The farmland at Woodhead sits at an altitude of approximately 140 150 metres above average sea level. The land is classified by the James Hutton Institute as predominantly Class 3.2, this indicates the land is capable of producing a moderate range of crops including high yields of barley, oats and grass. Other uses may include potatoes and forage crops. This classification is typical of the area.
Fields 1 and 2 are currently used for arable cropping. The fencing at Fields 1 and 2 would require to be upgraded for stock and a contribution of fencing materials will be provided by the sellers. Water is accessible in all of the fields. The land is gently sloping and easily worked.
Woodhead Farm was originally part of Monymusk Estate and Sir Arthur Grant rebuilt the farmhouse for his wife in a style in keeping with her native Cotswolds in 1889. Infact it is believed that it was a prototype for the design used in rebuilding the estates model village of Monymusk.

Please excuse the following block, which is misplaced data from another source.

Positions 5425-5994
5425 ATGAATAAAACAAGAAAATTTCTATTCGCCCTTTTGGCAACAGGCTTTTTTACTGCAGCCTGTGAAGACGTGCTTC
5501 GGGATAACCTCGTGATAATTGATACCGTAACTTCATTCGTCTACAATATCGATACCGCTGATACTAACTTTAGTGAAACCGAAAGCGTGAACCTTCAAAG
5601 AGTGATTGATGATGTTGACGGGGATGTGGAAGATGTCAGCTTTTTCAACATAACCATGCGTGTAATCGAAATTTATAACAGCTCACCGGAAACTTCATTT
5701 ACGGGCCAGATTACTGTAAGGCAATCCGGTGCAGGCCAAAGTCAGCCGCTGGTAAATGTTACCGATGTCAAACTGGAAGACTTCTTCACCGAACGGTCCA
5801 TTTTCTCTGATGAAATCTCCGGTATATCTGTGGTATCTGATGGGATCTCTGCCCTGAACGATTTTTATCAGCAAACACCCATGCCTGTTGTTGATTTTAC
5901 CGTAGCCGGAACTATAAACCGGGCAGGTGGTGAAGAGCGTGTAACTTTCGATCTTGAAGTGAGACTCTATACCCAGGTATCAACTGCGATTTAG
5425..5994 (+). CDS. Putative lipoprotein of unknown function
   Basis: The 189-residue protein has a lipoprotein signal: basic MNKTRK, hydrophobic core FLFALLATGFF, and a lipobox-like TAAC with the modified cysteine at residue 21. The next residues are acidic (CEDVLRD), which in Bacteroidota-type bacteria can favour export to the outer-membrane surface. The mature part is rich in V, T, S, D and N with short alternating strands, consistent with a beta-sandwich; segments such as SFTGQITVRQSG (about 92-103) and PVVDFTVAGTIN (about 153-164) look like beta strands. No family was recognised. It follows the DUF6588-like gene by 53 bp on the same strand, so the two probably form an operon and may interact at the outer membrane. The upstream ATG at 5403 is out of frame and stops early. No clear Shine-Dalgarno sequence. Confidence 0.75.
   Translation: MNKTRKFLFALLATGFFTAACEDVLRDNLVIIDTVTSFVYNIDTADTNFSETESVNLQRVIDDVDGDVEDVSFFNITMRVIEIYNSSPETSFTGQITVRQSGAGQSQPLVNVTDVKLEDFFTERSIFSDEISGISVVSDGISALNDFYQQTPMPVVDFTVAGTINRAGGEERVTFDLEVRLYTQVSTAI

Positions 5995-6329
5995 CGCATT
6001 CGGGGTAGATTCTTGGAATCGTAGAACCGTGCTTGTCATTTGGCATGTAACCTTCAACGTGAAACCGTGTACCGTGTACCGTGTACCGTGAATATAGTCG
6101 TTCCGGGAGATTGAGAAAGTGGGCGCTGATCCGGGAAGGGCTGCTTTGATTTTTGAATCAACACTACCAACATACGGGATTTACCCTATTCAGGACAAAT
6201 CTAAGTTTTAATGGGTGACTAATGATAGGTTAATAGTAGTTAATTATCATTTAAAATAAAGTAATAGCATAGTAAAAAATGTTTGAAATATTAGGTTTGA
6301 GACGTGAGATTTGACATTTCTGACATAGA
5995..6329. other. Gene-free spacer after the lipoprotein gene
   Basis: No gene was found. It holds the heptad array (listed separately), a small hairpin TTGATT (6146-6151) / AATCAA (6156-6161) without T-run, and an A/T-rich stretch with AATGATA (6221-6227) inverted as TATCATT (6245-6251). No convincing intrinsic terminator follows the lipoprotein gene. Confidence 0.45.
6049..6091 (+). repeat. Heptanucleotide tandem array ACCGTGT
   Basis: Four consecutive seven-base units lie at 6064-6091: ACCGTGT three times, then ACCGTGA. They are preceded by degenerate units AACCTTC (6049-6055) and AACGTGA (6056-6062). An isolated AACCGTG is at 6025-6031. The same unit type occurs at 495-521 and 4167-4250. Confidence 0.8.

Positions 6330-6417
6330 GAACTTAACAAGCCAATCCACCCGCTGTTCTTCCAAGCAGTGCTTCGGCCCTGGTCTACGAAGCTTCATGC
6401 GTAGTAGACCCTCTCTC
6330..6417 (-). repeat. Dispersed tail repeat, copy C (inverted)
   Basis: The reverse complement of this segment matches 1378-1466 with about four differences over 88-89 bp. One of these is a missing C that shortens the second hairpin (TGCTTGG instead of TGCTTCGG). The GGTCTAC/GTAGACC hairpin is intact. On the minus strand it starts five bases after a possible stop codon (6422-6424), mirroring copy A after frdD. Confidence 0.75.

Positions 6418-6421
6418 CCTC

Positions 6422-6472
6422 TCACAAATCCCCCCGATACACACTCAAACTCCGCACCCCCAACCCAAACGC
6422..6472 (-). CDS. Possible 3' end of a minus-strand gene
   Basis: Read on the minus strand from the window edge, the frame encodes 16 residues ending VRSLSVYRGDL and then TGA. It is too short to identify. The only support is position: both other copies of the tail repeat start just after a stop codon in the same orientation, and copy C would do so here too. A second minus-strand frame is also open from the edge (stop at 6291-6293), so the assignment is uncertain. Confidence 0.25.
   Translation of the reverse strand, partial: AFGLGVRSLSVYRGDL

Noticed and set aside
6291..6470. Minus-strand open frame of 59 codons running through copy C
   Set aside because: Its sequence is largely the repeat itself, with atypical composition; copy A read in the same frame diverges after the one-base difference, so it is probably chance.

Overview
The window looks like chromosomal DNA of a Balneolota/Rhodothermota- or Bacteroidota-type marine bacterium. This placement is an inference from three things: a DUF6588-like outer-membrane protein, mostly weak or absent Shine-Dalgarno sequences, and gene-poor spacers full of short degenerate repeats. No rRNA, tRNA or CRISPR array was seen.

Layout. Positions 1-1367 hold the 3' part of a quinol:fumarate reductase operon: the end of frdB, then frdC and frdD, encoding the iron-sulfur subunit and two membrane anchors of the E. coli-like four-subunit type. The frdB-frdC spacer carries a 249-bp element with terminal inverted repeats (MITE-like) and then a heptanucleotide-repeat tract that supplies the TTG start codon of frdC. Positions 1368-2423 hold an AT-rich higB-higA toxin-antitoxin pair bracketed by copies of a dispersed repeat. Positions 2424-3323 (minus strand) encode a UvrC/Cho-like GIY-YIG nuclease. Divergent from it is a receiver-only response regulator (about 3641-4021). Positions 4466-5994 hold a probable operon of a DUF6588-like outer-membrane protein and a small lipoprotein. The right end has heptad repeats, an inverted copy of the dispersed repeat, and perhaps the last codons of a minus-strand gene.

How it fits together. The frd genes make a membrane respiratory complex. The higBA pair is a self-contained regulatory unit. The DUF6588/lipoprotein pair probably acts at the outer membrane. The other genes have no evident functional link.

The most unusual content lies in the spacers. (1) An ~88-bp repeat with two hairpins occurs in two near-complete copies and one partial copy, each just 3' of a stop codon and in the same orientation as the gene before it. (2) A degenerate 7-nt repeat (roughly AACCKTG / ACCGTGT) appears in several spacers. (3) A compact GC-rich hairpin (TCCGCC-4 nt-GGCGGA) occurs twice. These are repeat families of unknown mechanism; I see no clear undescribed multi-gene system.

Monymusk estate planted millions of trees in the 18th century to provide shelter, beauty and income to the estate. The most famous planting being Paradise Wood which was laid out in 1719 and is found directly adjacent to Woodhead. There is also woodland to the west of the farmbuildings which can be accessed directly from the farmyard